Remember how abortion advocates were cheering a new romantic comedy set to premiere at the Sundance Film Festival, Obvious Child? The film features a girl who has a one-night stand, gets pregnant, has an abortion, and it’s, like, totally romantic. The filmmakers, along with many pro-abortion media outlets, applauded the movie because, according to them, there are just so darn few depictions of abortion in movies and on television. Too many movies feature that pesky pro-life message, they complain.
Except, oh wait – they don’t. Big Blue Wave highlights a study that showed that not only is abortion represented in movies and television, but the majority of plotlines end up with the woman choosing abortion, and not life. Whoops.
310 plotlines were identified, with an overall upward trend over time in the number of representations of abortion decision-making. Of these plotlines, 173 (55.8%) resulted in abortion, 80 (25.8%) in parenting, 13 (4.2%) in adoption, 21 (6.7%) in pregnancy loss, and 16 (5.1%) were unresolved. 13.5% (n = 42) of stories ended with the death of the woman who considered an abortion, whether or not she obtained one.
… Abortion-related plotlines occur more frequently than popular discourse assumes. Year-to-year variation in frequency suggests an interactive relationship between media representations, cultural attitudes, and policies around abortion regulation, consistent with cultural theory of the relationship between media products and social beliefs. Patterns of outcomes and rates of mortality are not representative of real experience, and may contribute to social myths around abortion. The narrative linking of pregnancy termination with mortality is of particular note, supporting the social myth associating abortion with death.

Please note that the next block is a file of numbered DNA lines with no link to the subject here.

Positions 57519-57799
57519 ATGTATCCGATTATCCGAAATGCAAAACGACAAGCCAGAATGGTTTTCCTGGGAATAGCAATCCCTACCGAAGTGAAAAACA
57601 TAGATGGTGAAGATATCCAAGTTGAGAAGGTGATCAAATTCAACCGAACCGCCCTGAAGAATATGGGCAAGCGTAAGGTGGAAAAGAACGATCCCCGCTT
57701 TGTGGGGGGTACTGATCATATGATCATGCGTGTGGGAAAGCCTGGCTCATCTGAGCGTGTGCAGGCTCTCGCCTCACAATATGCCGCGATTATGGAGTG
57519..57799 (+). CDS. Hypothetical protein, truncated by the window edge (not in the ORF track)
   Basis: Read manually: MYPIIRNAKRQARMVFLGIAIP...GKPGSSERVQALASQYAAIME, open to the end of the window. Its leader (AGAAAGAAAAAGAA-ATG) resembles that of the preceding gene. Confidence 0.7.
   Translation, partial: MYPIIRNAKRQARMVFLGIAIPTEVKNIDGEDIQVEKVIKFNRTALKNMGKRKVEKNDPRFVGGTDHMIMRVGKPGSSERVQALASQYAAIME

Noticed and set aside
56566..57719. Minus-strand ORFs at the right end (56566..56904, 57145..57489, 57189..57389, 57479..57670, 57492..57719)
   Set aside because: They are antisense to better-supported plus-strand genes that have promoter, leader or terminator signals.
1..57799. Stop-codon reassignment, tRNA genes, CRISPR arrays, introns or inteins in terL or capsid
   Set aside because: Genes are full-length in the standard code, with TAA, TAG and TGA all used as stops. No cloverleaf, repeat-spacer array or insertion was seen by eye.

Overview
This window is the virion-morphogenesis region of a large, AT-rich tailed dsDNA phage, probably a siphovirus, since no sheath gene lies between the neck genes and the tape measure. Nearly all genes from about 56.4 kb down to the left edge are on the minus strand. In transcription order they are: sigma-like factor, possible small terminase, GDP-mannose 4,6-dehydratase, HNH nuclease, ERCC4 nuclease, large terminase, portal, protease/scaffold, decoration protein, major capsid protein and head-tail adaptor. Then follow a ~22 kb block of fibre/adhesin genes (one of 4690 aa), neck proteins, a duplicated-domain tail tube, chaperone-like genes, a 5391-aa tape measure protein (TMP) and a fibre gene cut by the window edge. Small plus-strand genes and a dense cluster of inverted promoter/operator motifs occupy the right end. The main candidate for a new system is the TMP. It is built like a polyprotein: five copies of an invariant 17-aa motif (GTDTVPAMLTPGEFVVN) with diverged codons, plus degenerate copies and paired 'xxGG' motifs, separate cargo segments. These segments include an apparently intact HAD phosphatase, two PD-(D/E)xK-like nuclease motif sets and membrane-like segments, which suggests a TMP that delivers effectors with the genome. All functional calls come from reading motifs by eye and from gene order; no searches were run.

Well gosh, who would have thought that pro-abortion Hollywood put out tons of movies that actually featured abortion? It’s shocking.
Perhaps the issue is that movies that feature abortion storylines aren’t making them lighthearted and romantic enough. Maybe for abortion advocates, the plot shows abortion as being a tragic choice that the woman didn’t really want to have to make. Who knows? There clearly isn’t a dearth of storylines featuring abortion, so it’s difficult to understand what the problem is.
After all, only the most extreme of abortion extremists would argue that abortion should be featured in lighthearted, casual, romantic, fun situations, to show everyone how abortion is, like, totally no big deal. We’re constantly told over and over again that pro-life laws requiring waiting periods and ultrasounds and such are unnecessary because women already understand the gravity of the decision they’re making, that it’s already tragic and difficult enough. Surely, they couldn’t be just making that up because deep down, they want abortion to be commonplace and frequent, right? Abortion advocates couldn’t be that extreme, right?
Except, unfortunately, they are.